[00:08:58] Jule: That's cool. It's not all about me.

[00:08:59] Alex: Yeah, exactly. Yeah. I think, I think at one point actually Kenya told me that and I was like, so true. So yeah, that was, that was a lesson from that. Oh yeah. 

[00:09:12] Jule: Is there anything else you'd like to say about hard times or hope or anything? 

[00:09:17] Alex: I think. In so many ways, I have been so fortunate throughout life to, to not deal with that many hard times.

[00:09:24] I, I can really only speak to, obviously Mexico is a country where poverty is really prevalent and coming from the United States here to Mexico, I have learned just so much about what people go through. And so we have a best friend, somebody I really now would consider like a brother whose name is Alex here in Mexico.

[00:09:46] And I mean, the hard times he goes through is like, the thing that I had just told you is like the, like the tiniest grain of sand compared to the things he goes through on a day-to-day basis. And so of course there are times where he kind of breaks down and is like this, this positivity shit is getting to me.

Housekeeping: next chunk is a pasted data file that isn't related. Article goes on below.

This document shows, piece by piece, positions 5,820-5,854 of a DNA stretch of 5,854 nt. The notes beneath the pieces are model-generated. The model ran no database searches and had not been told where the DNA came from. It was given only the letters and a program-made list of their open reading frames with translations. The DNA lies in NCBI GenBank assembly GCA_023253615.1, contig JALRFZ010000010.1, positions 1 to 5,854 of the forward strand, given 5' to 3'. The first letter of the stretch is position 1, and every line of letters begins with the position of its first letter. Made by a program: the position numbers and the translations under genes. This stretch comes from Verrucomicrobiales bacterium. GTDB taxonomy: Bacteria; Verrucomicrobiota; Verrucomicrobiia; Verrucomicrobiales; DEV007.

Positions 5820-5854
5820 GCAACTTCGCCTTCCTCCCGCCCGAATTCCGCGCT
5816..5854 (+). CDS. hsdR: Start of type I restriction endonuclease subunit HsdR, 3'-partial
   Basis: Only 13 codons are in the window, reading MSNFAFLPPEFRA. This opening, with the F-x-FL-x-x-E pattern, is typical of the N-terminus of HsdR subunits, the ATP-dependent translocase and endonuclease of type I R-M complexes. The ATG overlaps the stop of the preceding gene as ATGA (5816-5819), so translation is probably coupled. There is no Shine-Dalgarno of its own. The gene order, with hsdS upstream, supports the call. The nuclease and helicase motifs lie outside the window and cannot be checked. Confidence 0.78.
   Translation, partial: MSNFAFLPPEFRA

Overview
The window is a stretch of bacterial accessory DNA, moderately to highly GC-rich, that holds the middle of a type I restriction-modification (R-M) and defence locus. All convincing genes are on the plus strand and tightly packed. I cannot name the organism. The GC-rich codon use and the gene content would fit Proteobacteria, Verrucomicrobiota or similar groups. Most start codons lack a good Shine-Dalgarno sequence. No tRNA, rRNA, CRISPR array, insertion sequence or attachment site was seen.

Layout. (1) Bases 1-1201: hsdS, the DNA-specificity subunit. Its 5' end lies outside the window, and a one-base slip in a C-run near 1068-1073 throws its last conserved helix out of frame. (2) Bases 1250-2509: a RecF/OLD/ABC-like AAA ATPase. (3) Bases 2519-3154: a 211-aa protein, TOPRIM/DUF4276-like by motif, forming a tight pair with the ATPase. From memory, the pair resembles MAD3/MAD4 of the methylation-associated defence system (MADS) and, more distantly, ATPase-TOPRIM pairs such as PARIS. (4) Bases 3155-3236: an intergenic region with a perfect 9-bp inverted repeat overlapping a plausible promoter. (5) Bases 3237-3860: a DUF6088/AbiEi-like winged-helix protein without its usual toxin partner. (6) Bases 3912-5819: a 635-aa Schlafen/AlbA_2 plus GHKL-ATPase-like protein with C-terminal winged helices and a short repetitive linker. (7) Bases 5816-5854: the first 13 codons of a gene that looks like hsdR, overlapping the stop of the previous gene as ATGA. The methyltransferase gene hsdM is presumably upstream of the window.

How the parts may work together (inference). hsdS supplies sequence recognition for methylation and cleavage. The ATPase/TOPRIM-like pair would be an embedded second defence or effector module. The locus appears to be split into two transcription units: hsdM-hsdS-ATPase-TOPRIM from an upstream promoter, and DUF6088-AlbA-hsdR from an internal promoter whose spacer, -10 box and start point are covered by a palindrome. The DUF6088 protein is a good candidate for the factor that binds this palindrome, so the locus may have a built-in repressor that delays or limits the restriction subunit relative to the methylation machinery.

[00:10:01]  Like, I don't, I don't know this is hard right now, but it is. Generally speaking,  what I learned from Alex and what I learned from some other people who I've met here is the power of positivity and, and how, and it's not easy. It's really not easy to stay positive through hard times.

[00:10:17] It's actually really, really hard. And then it's kind of like when you zoom out, first of all, is zooming out and getting the perspective. And then second of all, there are so many things that I have to be grateful for that I don't need to focus on this one tiny little negative thing. And so positivity through hard times. It's real. It works.